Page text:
LonsterRag Reviews.

December, 2001
"Source Mississippi" 
The Kat Club!  
General Records  
Freddy Moore, Allen Galles and Dennis Peters have been playing together in some way shape or from since 1971. I knew them in the early seventies, then pretty much lost track of them after they left the Twin Cities and moved to Los Angeles. Occasionally I’d hear rumors of new bands and near misses in their grab at the brass ring.  “Those guys were great,” I’d think. “Too bad they never made it.”  Then, one day in the next century, 'Source Mississippi , General Records’s second release by The Kat Club shows up in my mailbox.

It’s about time.

When I listen to The Kat Club’s ' Source Mississippi,' I hear the sound of musicians who have played together for over thirty years- through thick and thin- mostly thin, I’d guess- and how rare is that?

I hear the diverse sounds of many strains of popular music streamed through seasoned and imaginative minds. It’s tempting to say something like, “If the Band and Steely Dan, were, for some reason, stranded outdoors during an electrical storm while listening to late-period Miles Davis…” but citing such specific sources is misleading, as one might think The Kat Club “sounds like” a particular influence. They don’t.

It’s more like this:

If you grew up with a transistor radio under your pillow at night, listening to far away a.m. radio, hoping some station in, say, Little Rock, would play a record that you hadn’t heard yet, and then you finally got an electric guitar one Christmas, played in a band, wrote songs, devoted your life to your music and your band, lived through the British Invasion, jazz rock, glam, southern rock, Memphis soul, disco, funk, blues, boogie, thirteen or fourteen other blues-styles offshoots, new-wave, techno, Chicago soul, Americana, and countless other genres, trends and styles (some fondly recalled, some best forgotten), got chewed up and spit out by the music business and you still got excited by the prospect of drawing inspiration from your musical memory and heritage to create new sounds, and now, maybe for the first time, you’re recording just because you want to hear what it sounds like… well, you might make an album like this.

To my ears the influences of so many strains of popular music have been assimilated fully, so they come out as a mature, original sound. Simultaneously respecting the sources, while creating something fresh.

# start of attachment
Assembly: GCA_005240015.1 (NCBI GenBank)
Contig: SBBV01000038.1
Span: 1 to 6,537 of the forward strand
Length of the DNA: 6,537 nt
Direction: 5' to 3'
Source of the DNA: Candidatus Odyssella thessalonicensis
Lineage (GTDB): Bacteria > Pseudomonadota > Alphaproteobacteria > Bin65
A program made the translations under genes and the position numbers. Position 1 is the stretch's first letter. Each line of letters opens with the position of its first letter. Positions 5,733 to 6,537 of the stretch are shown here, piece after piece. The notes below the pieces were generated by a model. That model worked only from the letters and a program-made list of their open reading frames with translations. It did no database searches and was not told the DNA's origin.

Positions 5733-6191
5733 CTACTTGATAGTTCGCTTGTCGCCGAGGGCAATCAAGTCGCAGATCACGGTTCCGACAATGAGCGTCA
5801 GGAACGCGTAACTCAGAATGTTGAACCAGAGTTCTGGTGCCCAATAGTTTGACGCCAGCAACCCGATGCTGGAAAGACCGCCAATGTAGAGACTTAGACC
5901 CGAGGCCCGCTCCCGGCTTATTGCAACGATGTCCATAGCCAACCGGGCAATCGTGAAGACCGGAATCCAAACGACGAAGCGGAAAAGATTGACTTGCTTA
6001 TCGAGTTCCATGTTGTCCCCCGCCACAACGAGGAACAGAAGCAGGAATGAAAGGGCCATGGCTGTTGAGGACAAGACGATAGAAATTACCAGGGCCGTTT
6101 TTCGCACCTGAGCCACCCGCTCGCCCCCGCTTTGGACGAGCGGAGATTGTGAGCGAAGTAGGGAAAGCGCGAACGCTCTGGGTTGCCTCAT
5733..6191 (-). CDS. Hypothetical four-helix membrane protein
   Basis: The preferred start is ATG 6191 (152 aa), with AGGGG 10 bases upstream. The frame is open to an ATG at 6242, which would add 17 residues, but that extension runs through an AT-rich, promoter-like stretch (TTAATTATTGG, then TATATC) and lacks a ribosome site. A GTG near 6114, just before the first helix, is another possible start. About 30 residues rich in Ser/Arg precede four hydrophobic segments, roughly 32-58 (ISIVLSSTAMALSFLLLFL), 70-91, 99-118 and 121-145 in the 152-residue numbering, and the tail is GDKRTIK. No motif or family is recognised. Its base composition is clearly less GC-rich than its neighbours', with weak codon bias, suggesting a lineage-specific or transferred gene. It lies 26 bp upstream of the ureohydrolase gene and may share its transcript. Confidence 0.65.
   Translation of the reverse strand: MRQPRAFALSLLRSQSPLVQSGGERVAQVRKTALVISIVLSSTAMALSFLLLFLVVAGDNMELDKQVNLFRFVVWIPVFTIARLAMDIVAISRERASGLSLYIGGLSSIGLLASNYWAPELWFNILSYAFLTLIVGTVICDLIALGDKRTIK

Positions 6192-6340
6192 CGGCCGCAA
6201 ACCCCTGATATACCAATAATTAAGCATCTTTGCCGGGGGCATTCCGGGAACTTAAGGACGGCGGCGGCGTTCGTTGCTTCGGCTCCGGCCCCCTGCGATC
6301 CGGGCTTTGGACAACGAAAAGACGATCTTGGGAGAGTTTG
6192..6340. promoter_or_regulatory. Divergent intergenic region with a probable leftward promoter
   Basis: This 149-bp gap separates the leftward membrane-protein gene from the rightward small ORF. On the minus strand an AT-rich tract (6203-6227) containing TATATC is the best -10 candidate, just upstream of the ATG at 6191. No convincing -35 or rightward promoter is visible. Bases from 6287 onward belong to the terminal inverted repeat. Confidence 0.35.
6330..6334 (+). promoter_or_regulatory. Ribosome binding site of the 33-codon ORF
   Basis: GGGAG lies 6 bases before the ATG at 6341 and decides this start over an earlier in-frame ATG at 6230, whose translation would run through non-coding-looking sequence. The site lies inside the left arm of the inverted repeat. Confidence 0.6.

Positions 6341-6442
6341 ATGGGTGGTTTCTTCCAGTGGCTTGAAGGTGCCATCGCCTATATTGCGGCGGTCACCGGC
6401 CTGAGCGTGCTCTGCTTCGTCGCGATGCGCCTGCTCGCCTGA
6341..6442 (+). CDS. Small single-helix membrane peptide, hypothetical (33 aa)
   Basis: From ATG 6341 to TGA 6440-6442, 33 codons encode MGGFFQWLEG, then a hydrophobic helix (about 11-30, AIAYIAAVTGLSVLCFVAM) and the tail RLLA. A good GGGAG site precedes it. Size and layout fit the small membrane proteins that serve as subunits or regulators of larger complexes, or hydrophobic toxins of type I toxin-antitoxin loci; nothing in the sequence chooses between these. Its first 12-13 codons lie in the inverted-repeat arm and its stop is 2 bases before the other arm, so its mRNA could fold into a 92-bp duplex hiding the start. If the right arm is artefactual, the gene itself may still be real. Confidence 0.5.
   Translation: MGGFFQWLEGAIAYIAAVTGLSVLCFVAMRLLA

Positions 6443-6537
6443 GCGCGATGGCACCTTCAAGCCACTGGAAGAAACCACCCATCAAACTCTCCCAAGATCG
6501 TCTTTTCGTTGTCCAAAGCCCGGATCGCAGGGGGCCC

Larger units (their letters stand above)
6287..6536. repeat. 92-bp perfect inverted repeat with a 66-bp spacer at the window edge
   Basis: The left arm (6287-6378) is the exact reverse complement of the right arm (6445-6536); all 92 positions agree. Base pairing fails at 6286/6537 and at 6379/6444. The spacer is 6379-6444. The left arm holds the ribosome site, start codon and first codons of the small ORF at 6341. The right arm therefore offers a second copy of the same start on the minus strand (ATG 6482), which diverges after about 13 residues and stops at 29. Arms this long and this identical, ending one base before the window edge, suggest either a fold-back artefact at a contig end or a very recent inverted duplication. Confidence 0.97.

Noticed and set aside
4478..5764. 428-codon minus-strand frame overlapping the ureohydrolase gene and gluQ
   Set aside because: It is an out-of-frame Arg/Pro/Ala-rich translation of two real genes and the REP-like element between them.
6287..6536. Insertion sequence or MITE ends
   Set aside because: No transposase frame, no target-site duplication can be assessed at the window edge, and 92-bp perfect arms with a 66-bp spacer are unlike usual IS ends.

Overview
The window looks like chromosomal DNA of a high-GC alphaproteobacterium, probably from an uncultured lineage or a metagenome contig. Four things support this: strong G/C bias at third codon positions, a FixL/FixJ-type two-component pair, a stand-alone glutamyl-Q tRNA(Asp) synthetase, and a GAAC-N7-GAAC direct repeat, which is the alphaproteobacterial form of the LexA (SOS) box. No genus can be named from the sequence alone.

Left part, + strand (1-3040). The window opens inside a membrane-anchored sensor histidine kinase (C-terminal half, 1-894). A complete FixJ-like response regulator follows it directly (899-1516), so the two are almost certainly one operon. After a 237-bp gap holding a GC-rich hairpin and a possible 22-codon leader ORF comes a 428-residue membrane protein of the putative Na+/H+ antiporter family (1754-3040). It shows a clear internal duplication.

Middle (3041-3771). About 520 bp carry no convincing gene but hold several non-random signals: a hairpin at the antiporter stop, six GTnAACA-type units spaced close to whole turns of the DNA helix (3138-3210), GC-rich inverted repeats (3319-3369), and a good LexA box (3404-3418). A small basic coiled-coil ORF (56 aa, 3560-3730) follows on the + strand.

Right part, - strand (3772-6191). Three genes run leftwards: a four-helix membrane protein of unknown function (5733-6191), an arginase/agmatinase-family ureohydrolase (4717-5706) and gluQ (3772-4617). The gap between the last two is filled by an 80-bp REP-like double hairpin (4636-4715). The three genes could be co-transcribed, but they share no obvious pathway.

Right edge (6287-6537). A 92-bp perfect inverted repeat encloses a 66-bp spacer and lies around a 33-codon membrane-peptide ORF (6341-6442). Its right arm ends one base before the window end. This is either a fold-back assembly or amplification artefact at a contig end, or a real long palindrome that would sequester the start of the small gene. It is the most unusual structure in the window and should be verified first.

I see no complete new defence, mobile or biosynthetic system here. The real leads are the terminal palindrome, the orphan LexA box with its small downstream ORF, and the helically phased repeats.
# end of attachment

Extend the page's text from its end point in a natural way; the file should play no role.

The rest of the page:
Thirty years lead to fifteen tracks. There’s the Big Beat of “World We Live In,” the inspired stories of “Great Relationship,” and “Highway 81,” and soulful ballads like “Big Bad Love,” and “True and Trusted.”

Give it a listen. It will leave you wanting more.

Paul Strickland (music critic/musician/composer)

St. Paul, Minnesota  (just east of the Mississippi River)

Strickland: About the songs….

True and Trusted Companion:
At first listen, a sweet love song. And it is. Dig deeper, though, and the depth and duration of the love are revealed. Also, an examination of a multi-cultural slice of L.A. life from a different time.

The Wrong End:
Scandinavian-American Blues? The singer's not sure - given the disadvantages of his geographical birth location - that he can be a real 'blues man'. The raunchy guitar answers that he can.

Big Bad Love:
Creative mixers might find a place for this tune on their next 'theme' CD-r or cassette ("Advice to The Lovelorn Songs"). Maybe sandwiched between the Exciter's "Tell Him," and the Supreme's "You Can't Hurry Love." Or, maybe just after "We Got to Get You a Woman." Peters' soulful harp is the perfect compliment to Moore's wise and weary, "Brother-I-know-it's-confusing-and-it's-about-to-get-worse...and-you're-gonna-love-it," lyric.

The World We Live In:
How many bands will have their website highlight negative reviews of movies they've been involved with? If "Scarred" had been put together with the energy and intelligence of this track (re-done from the version in the film) it might have been a hit.

Great Relationship:
The easygoing, free-living spirit of the late A.J. Galles lives on in this song about the joys of being a kept man in a relationship where everything seems to be working- from his perspective, anyway.

Time! (Executive Stress):
Chicago Blues from the middle of the 20th, meets the LA lifestyle of the 21st. An old story with a twist- it's the man who's left at home, moaning the blues, while the woman neglects the relationship in favor of the never ending, go-go, cell-phone-and-laptop-in-car world of modern careers.

Before I Lose:
A pre-emptive strike against getting dumped. George Costanza's relationship philosophy meets Leiber & Stoller.

All the Same to Me:
A moody dream that begins in the wee small hours of the morning, and ends with the stinging guitar solo that's supposed to be in the middle of the song. (Isn't it?) If the singer is really the combination of tough and apathetic that he claims, what's he doing up in the middle of the night? A haunting anthem for insomniacs.

Driven By Fear:
Dennis Peters was a philosophy major at the University of Minnesota before the call of rock and roll became louder than that of logical empiricism. Appropriately, his bass and harmonies push this one- Big Ideas backed with Big Beat.

<more to come>

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